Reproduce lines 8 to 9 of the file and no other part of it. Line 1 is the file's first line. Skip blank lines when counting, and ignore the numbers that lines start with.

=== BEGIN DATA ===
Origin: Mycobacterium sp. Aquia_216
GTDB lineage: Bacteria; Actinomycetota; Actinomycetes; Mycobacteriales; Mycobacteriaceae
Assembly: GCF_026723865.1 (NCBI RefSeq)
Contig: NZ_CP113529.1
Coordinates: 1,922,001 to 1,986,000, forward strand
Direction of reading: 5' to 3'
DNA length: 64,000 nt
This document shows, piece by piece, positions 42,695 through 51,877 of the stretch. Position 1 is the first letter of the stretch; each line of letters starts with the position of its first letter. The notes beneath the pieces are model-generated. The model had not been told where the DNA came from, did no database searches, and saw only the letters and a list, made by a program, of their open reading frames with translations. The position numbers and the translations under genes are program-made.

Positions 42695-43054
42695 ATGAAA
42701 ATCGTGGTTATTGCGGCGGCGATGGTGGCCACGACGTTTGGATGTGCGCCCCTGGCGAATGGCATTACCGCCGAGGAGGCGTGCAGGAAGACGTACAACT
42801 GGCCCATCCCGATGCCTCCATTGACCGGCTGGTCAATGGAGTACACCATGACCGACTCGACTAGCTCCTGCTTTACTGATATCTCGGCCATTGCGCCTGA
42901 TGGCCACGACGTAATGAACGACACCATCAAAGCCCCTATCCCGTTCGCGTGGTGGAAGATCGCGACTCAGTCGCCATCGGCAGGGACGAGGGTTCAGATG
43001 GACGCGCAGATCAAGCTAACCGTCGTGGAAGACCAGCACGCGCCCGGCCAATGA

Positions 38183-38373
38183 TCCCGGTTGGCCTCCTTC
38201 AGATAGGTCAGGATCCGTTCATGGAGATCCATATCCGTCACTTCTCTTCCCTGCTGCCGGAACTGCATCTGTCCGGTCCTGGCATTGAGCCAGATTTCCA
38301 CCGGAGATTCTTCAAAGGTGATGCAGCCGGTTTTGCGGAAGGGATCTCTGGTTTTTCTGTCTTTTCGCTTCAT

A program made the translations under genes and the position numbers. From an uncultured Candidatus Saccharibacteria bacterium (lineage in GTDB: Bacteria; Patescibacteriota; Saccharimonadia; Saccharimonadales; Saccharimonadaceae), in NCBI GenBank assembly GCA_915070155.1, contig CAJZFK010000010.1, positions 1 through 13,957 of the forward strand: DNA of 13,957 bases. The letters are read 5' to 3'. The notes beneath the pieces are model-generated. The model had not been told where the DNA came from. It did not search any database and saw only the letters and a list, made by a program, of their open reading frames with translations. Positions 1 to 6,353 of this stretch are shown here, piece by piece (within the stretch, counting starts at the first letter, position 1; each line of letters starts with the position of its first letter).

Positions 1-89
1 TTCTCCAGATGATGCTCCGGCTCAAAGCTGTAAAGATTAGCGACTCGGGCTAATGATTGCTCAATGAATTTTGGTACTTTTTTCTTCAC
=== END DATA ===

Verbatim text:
This document shows, piece by piece, positions 42,695 through 51,877 of the stretch. Position 1 is the first letter of the stretch; each line of letters starts with the position of its first letter. The notes beneath the pieces are model-generated. The model had not been told where the DNA came from, did no database searches, and saw only the letters and a list, made by a program, of their open reading frames with translations. The position numbers and the translations under genes are program-made.

Positions 42695-43054